Elections
Moderator Candy Crowley talks to the audience before the second presidential debate at Hofstra University, Tuesday, Oct. 16, 2012, in Hempstead, N.Y. (AP Photo/Charlie Neibergall) Moderator Candy Crowley talks to the audience before the second presidential debate at Hofstra University, Tuesday, Oct. 16, 2012, in Hempstead, N.Y. (AP Photo/Charlie Neibergall)  

Candy Crowley gets starring role in anti-Obama video

Neil Munro
White House Correspondent

CNN’s Candy Crowley has earned a new role — as spokeswoman in a pro-Romney, anti-Obama attack video.

The attack ad shows Crowley saying to the camera that President Barack Obama’s administration “spent two weeks telling us this was about a tape, and there was, you know, this riot outside the Benghazi consulate, which there wasn’t.”

The 106-second ad, titled “Acts of Terror,” was produced by American Crossroads, a GOP-affiliated advocacy group.

Crowley won her role following her open intervention in the Oct. 16 Hofstra University presidential debate, in which she appeared to contradict Gov. Mitt Romney.

She intervened while Romney was showing how Obama had focused blame for the Benghazi attack on a little-known, California-made, YouTube video. Her intervention protected Obama from the claim that he sought to minimize the role of jihadi groups, including allies of al-Qaida.

Republican supporters complained about Crowley’s intervention as Obama’s allies claimed that she knocked down Romney’s charge that Obama tried to mislead Americans during election season about the attack’s cause.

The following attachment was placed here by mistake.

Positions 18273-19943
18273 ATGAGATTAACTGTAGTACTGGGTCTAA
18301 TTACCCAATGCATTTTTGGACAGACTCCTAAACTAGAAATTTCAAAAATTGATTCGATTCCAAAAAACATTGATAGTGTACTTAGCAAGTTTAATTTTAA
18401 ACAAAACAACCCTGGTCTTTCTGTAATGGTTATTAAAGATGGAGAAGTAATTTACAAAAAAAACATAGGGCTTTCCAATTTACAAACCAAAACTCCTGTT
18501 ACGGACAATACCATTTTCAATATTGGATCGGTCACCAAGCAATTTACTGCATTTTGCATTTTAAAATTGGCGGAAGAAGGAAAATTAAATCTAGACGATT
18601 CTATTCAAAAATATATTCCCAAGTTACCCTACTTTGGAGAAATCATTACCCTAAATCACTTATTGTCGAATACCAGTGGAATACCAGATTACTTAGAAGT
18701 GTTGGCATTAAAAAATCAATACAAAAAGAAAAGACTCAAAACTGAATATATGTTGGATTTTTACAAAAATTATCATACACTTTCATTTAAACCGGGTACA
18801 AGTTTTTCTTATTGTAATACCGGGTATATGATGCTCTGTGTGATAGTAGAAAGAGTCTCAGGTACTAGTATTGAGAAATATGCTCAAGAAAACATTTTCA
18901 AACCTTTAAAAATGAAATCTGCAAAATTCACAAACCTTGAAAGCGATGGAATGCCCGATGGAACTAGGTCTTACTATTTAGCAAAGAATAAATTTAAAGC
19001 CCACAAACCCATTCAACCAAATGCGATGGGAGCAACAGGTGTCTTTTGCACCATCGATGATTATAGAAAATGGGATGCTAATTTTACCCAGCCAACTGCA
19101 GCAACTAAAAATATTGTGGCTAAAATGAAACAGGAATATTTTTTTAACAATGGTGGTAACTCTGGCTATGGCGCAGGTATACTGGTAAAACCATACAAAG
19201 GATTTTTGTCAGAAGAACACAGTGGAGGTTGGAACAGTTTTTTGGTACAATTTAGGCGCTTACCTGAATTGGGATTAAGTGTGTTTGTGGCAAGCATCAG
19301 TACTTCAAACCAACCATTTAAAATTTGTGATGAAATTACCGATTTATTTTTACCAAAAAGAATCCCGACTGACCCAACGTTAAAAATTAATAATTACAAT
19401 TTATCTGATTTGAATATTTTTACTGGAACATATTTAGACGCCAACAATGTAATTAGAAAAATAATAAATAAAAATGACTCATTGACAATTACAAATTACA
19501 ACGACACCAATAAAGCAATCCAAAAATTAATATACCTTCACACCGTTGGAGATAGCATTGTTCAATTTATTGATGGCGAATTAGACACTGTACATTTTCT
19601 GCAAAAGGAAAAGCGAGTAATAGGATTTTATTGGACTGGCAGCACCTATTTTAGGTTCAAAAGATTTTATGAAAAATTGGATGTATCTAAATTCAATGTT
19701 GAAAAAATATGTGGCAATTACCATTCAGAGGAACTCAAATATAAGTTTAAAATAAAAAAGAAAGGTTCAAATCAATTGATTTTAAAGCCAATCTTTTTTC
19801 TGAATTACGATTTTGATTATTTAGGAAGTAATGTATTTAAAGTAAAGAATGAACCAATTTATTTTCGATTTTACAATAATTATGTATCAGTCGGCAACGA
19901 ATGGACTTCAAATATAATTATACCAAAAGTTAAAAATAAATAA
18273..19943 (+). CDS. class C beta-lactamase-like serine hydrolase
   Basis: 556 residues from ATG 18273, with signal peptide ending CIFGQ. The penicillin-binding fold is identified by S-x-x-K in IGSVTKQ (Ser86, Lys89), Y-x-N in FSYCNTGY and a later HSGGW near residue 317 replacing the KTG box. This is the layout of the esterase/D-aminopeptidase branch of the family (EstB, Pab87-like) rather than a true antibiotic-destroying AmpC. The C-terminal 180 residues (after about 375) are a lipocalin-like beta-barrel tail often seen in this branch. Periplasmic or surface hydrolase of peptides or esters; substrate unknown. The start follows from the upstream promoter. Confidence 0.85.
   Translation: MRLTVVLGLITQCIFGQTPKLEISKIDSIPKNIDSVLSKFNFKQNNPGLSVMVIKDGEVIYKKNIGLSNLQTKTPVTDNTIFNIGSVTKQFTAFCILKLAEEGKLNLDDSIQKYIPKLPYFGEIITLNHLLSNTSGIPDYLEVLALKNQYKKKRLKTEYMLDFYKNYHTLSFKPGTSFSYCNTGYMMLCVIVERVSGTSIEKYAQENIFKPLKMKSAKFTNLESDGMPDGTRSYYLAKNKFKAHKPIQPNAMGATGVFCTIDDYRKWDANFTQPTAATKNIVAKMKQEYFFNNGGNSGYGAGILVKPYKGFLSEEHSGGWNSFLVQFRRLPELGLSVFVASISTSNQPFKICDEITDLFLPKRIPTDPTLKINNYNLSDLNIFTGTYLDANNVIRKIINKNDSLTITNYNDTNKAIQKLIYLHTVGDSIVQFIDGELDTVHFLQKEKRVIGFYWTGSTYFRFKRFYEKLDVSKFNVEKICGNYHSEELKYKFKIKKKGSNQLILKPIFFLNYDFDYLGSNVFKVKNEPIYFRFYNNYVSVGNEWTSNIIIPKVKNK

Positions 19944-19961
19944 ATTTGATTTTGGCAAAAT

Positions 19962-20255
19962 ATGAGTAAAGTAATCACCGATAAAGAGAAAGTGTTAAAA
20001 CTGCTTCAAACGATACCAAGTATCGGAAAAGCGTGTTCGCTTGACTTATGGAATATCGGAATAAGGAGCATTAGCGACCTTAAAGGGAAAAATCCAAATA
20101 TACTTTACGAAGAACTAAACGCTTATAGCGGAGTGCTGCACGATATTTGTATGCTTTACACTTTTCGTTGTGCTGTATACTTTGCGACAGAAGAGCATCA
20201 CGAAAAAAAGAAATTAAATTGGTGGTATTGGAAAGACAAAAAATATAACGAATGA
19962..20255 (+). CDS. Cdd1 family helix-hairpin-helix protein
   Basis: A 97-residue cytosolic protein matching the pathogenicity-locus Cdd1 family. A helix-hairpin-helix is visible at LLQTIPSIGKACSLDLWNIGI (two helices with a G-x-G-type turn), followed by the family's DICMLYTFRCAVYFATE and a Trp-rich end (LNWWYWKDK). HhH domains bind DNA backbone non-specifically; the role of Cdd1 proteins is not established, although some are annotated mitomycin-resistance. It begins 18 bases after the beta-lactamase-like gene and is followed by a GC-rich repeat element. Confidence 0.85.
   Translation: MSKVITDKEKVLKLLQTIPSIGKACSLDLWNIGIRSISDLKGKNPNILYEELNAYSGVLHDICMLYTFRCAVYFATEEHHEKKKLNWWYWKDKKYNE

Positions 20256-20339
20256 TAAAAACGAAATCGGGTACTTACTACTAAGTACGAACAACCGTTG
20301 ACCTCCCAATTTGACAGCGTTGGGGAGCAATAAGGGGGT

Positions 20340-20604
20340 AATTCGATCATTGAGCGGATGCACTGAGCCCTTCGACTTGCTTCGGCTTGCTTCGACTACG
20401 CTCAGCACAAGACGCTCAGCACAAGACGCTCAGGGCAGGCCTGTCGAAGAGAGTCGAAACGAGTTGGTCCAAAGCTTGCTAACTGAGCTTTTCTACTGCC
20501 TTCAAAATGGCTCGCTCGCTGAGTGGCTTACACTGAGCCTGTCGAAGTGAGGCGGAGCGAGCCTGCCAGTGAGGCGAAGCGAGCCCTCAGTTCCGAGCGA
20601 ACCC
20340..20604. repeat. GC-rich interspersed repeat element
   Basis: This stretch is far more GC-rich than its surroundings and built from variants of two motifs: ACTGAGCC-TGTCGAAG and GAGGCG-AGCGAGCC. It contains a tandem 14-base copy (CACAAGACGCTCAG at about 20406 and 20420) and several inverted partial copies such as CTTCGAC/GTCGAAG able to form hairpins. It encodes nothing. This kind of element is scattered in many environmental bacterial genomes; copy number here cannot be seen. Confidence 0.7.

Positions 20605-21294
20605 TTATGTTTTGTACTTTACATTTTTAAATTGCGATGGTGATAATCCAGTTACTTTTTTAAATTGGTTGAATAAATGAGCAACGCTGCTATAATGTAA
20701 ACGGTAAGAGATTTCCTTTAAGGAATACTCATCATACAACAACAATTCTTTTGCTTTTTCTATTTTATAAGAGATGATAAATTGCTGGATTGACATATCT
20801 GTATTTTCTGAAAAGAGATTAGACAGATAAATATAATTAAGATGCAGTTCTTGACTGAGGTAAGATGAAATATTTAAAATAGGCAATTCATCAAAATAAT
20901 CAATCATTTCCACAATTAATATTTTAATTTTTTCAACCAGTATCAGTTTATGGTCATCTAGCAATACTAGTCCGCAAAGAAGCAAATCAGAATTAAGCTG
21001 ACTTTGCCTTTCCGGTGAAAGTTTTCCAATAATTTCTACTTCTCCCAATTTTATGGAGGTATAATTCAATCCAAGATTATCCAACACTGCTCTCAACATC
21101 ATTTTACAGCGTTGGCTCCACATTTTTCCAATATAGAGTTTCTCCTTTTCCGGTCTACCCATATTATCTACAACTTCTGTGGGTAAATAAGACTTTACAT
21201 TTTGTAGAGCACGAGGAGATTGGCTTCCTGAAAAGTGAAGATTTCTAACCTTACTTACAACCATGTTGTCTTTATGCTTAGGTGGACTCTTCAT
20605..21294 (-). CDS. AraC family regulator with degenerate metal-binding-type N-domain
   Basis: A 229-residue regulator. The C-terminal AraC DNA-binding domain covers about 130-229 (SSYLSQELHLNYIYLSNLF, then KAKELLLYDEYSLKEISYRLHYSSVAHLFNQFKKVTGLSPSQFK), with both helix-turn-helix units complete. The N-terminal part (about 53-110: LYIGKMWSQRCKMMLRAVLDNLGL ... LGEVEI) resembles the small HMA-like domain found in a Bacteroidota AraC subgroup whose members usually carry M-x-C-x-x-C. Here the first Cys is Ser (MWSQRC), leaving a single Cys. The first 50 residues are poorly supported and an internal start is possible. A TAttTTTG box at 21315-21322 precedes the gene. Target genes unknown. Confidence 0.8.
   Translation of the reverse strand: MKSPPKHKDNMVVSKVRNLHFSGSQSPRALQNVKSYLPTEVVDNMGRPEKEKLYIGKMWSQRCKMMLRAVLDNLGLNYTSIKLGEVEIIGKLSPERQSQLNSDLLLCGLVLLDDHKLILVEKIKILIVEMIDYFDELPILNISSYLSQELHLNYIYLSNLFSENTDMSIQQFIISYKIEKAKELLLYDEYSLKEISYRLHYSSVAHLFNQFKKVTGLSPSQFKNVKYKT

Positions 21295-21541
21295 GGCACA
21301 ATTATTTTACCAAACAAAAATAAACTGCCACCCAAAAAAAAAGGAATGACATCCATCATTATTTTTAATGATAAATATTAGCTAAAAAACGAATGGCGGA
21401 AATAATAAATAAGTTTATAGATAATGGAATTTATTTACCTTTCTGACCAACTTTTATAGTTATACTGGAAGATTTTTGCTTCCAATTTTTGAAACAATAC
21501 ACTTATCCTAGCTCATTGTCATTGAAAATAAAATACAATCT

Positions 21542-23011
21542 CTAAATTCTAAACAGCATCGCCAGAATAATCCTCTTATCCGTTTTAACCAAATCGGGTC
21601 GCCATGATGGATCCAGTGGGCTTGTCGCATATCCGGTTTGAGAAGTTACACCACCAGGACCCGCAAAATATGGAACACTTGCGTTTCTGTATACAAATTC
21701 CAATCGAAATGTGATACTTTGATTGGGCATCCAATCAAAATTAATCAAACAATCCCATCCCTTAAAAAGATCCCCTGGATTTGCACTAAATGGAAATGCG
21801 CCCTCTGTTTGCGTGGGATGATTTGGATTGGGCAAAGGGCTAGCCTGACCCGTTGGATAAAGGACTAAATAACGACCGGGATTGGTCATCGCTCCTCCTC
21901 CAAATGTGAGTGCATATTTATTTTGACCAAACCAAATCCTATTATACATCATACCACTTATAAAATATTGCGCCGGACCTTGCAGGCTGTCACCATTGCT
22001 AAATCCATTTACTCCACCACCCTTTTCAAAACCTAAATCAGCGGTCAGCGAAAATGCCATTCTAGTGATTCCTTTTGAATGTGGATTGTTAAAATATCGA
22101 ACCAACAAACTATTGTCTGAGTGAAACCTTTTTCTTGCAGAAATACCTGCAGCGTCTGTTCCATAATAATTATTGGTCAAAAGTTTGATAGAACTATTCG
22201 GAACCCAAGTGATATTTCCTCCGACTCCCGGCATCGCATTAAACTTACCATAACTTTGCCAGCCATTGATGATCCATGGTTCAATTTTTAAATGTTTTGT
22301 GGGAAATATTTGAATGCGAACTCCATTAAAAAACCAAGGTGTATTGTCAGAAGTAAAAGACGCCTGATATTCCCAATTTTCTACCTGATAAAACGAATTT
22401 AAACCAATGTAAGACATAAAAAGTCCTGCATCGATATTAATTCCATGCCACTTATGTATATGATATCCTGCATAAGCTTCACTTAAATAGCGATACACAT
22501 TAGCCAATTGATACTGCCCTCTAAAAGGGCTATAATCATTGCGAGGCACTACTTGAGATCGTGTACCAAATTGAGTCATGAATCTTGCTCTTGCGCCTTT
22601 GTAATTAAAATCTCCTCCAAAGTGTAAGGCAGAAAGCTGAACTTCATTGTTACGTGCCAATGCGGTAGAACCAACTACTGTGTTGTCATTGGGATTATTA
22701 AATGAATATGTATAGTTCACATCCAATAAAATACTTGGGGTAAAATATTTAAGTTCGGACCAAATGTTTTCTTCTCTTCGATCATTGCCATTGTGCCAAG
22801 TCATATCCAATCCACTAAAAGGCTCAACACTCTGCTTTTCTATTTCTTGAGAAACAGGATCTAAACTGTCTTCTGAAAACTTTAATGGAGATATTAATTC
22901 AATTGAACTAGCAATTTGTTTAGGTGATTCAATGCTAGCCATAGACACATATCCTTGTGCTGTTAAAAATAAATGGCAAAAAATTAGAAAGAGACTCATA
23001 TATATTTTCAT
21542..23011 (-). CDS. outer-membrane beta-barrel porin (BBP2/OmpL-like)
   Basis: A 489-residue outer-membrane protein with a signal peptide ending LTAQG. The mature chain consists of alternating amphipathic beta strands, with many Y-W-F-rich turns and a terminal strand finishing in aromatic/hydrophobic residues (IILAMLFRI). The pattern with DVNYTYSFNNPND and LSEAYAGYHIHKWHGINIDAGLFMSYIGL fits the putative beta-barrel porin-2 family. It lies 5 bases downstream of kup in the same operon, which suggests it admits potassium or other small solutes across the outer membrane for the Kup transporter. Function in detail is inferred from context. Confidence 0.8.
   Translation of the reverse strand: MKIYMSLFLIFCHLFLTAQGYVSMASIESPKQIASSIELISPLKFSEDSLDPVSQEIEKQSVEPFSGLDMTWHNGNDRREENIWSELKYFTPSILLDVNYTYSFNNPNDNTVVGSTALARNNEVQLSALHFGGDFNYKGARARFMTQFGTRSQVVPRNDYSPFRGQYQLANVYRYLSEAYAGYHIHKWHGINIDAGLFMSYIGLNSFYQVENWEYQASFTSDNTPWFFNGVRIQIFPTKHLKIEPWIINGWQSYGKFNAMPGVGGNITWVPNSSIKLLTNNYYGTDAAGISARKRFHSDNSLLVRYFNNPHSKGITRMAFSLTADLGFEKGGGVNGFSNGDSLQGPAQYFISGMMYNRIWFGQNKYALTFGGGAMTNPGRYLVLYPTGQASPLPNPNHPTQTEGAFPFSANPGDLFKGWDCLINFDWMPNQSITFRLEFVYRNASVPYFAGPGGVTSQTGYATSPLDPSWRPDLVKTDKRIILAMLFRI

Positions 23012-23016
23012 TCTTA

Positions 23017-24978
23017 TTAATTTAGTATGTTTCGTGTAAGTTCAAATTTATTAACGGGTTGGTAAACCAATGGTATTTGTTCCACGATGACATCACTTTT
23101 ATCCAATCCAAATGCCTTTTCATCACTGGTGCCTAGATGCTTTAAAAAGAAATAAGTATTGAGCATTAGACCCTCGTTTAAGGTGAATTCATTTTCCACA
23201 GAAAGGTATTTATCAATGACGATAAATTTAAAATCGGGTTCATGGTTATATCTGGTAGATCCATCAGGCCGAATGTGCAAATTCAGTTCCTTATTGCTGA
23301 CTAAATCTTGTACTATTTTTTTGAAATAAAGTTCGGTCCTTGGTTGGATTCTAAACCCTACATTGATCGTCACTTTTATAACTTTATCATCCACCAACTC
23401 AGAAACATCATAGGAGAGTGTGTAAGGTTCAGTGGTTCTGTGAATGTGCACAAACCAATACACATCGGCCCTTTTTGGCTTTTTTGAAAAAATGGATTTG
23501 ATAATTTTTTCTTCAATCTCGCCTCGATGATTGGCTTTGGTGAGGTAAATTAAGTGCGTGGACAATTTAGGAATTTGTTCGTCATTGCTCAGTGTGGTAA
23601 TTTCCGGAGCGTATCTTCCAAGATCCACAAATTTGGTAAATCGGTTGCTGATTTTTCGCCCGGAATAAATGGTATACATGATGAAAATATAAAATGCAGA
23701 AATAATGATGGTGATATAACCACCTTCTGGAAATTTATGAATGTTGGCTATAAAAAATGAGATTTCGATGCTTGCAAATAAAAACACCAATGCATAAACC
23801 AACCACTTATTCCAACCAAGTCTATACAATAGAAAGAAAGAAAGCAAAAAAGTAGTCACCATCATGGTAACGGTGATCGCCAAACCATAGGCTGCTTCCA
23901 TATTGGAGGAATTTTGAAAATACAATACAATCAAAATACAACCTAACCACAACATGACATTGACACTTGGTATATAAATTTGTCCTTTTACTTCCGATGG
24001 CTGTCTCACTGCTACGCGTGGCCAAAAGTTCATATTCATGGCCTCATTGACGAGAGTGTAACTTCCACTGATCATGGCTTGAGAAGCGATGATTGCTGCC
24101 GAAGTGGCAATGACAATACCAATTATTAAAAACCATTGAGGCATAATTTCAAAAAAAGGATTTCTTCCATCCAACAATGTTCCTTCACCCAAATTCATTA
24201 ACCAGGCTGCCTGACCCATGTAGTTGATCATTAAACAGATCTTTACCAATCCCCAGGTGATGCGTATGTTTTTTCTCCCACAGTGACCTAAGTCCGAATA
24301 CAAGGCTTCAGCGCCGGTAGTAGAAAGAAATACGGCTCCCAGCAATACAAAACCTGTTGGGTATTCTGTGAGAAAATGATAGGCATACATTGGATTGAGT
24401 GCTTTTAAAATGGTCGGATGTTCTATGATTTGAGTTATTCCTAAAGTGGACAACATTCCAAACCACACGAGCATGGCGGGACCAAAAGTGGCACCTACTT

The Crossroads video contradicts the Democrats’ pitch.

“President Obama misled the American people on Tuesday night, and the new American Crossroads video gets to the bottom of it — piece by ugly piece,” according to a statement from the Crossroads group.

The video shows how Obama and his aides pushed the video-caused-a-riot theme for two weeks after the Sept. 11 jihadi attack in Benghazi that killed the U.S. ambassador, an aide and two guards.

Watch:

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On several occasions, Obama suggested the video was the cause. On Sept. 25, for example, he spoke at the U.N. General Assembly, cited the video six times and declared his opposition to blasphemy of Islam. “The future must not belong to those who slander the prophet of Islam,” claimed the president.

Crossroads’ involvement in the issue suggests that the GOP will continue to push the angle prior to the next presidential debate, which is slated to focus on foreign policy.

Despite Crowley’s intervention in Oct. 16 debate, Romney may also push the controversy during the Oct. 22 debate in Boca Raton, Fla., which will be steered by CBS’ Bob Schieffer.

The push was aided by a Capitol Hill hearing that highlighted evidence that Obama downplayed security in Libya while trying to paint a rosy picture of the so-called “Arab Spring,” which has enormously boosted Islamists’ power in Libya, Egypt, Tunisia and Morocco.

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